CURRENT TREATMENT APPROACHES
- Treatment of defects of GI tract often involves surgical procedures aiming to either excise the site of injury or close the defect. More conservative approaches involve the use of stents (SEMS) covering the defect. Another commonly used approach, especially for chronic cases such as fistulas and anastomotic leaks, involves endoluminal vacuum therapy (EVT) when a device such as Eso-Sponge® or Endo-SPONGE® is placed endoscopically near or sometimes inside the site of injury and controlled negative pressure is applied to achieve active drainage and sanation of the injured site and promote its healing. The use of a foam (e.g. polyurethane) sponge with such devices is believed to improve the granulation of the wound and enhance the curative effect. More recently new device, VacStent GITM, has been introduced aiming to combine the benefits of EVT and covered stents.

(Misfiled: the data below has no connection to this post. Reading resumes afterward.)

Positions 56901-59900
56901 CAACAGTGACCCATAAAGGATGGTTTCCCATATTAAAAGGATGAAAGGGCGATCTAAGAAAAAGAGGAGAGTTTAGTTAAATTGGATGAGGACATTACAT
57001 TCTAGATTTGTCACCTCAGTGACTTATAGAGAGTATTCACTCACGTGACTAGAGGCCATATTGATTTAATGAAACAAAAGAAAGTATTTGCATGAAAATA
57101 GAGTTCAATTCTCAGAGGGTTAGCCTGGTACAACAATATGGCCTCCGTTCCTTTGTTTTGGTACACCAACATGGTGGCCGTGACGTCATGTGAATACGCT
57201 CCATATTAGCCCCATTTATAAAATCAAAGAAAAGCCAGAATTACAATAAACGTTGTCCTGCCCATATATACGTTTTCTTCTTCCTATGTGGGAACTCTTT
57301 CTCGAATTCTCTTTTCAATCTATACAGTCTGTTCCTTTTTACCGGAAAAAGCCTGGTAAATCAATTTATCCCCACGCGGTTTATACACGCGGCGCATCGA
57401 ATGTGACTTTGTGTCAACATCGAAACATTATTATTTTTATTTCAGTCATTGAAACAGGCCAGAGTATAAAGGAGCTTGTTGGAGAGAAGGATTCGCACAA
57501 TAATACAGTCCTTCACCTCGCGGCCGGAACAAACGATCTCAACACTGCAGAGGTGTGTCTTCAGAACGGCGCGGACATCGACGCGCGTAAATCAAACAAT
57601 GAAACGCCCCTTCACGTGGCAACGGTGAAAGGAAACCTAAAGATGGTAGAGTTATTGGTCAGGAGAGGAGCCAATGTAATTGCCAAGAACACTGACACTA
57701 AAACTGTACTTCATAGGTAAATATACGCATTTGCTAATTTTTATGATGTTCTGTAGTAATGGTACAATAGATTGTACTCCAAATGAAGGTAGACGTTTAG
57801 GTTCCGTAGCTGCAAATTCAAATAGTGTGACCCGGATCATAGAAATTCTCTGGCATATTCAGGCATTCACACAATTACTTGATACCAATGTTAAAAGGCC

- The disadvantage of all approaches involving EVT is that the negative pressure is applied in a relatively open environment and thus may not be as effective. Further, the site of injury remains accessible to the surrounding biofluids, which may further damage of infect it. EVT cannot be combined with delivery of medicines to the injured site. Feeding of patients would interfere with the action of standard EVT devices (but not VacStent GITM) and thus is impossible while they are used. Migration of devices, pulmonary aspiration related complications and necessity for multiple endoscopic procedures are among other disadvantages of the above methods.